Black gay men are having a moment, and it’s about damn time.
That was the sentiment that came to me when, in the course of a few weeks, both gay men who made history in the two biggest professional sports leagues ended up being black. It’s not a coincidence, entirely, football and basketball are sports dominated by black men.
Jason Collins‘ just signed a second 10-day contract with Brooklyn Nets. Michael Sam is preparing for the NFL draft, where he is expected to be selected in the middle rounds. That they are both black is a major opportunity to change the way Americans see black gay men, and how black gay men see themselves.
Being both Black and gay in America is hardly the life of misery that some would have you believe, but it is not without its challenges. I actually live on Lenox Avenue in Harlem, NY, where Pastor James David Manning claimed in big block letters on the sign of Atlah World Missionary Church that “Obama Has Released The Homo Demons On The Black Man.” In a world that is just now starting to be introduced to Black gay images, it becomes very easy for homophobes within the Black community (and outside of it) to claim that our existence is a recent development. When I see that sign and others like it, it makes me furious, but also doubly committed to living life as an out gay Black man.
Even within the gay community, the images of sexy and successful Black gay men have been virtually nonexistent. It has sometimes seemed like Black gay men existed on some other plane away from the rest of the gay community. We were either completely ignored, hyper-sexualized or accepted only when we slapped on a wig and some makeup and lip-synched to dance music. The images of us were just not as varied as our white male counterparts. While white gays can be seen as political wonks, military men, music stars and everything in between, Black gay images are limited at best.
Since Noah’s Arc left TV screens there have been only two television shows with Black gay leads (DTLA and Shirts and Skins, both coincidentally on LOGO) and the three “great gay hope” network comedies Partners, The New Normal and Sean Saves The World had no Black gay characters, preferring instead to adhere to the dated stereotype of “gay” being something that is exclusively the domain of slightly fey, upper middle-class white guys who shop for furniture at Crate and Barrel and clothing at Banana Republic.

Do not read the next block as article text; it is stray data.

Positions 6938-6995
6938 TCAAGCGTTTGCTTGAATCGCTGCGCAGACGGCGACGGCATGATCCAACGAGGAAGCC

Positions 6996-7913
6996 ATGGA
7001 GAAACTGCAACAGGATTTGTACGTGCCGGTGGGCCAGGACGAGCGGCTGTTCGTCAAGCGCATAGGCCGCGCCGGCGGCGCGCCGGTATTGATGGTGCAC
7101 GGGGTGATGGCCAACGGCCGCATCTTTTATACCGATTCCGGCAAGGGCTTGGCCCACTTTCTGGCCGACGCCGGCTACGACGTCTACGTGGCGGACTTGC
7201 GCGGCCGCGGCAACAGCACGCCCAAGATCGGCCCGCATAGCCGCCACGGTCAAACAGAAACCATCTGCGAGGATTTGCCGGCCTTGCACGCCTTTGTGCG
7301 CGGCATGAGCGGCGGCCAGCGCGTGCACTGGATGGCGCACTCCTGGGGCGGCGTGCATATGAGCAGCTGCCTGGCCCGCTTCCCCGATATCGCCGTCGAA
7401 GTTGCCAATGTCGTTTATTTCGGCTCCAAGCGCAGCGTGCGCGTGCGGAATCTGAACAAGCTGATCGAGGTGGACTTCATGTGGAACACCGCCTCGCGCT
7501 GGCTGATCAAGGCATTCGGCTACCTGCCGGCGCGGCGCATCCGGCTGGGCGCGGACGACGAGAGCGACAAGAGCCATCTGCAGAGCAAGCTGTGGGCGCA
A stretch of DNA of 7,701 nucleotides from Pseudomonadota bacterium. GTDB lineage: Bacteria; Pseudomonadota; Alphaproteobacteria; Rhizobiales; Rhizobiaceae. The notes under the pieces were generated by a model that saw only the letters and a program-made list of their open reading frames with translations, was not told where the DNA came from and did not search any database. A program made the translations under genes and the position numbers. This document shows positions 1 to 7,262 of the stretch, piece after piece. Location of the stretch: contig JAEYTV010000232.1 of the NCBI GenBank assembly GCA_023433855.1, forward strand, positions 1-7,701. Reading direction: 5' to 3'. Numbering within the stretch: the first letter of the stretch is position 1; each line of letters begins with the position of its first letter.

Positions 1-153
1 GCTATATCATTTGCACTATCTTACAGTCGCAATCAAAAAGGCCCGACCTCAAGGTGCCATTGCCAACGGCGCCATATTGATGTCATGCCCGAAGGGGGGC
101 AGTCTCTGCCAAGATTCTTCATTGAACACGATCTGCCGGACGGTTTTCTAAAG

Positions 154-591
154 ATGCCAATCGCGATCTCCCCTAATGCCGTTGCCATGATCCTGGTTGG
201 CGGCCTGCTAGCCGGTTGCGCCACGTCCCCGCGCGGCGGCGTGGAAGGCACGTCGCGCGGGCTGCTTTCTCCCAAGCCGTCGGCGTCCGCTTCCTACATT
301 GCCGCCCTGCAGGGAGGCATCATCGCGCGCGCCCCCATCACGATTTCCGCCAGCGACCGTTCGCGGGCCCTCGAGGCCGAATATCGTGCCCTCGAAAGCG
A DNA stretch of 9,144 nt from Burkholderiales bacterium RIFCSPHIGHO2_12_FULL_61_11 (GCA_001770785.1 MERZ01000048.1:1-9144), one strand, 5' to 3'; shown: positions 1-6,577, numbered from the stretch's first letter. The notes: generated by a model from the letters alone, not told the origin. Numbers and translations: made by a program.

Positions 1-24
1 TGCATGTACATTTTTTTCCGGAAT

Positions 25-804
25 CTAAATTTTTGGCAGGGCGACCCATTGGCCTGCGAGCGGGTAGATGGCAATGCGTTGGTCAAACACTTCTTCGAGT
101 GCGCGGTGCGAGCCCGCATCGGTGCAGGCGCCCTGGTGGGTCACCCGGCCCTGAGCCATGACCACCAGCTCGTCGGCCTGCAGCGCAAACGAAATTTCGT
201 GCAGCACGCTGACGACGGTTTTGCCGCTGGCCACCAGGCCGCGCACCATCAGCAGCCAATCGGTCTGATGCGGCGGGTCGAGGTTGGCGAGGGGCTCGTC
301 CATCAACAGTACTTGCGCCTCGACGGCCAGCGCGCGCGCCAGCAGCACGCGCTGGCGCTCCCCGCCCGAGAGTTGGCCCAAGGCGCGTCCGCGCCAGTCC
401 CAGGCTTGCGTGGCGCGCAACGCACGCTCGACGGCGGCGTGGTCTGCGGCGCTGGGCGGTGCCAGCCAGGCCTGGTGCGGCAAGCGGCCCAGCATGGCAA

Even in 2014, Black gay men are rarely placed on the covers of gay-oriented magazines or in ad campaigns targeted to gay media (with the exception of HIV medication or testing campaigns). Of course, there are Black gay icons like James Baldwin and Bayard Rustin, but it is important to move beyond these historical figures and to embrace more current ones. That there are major out black media figures like CNN’s Don Lemon and ESPN’s LZ Granderson is a great start, but there need to be more, which is exactly where Sam and Collins come in.
When men like these come barreling out of the closet in traditionally “masculine” fields, they challenge the mainstream idea of what “gay” is in a way that very few men have before them. For black gays in particular, they become instant role models for a generation of young black gay men who struggle to find images in mainstream gay America that they can connect to.
A black athletic teenager who’s struggling with his sexuality in high school may not be able to relate to Kurt and Blaine on Glee, but he can definitely gain something from seeing Jason Collins walk onto a professional basketball court as a proud gay man and then help the Brooklyn Nets secure a win against their West Coast rivals.
I’ve never bought into the theory that it’s harder for Black men to come out than it is for their white counterparts. In fact, due to complicated factors of privilege and class the opposite may be true, but for all of us it is easier to be out when there are leaders in various fields that are forging a path and rapidly opening hearts and changing minds.
When I see Jason Collins making a difference for his team or read one of the many stories about Michael Sam and his road to the NFL as an openly gay player, as a black gay man I feel a strong sense of pride that these two men who are breaking barriers. Their skin color is important. Their skin color is relevant. Their skin color means that for me and millions of others like me, I am finally a part of the conversation about what it means to be gay in America.
Rob Smith is an openly gay Iraq war veteran, writer, and LGBT activist. His memoir Closets, Combat and Coming Out: Coming Of Age As A Gay Man In The “Don’t Ask, Don’t Tell” Army is available now at Amazon.com and wherever LGBT books are sold.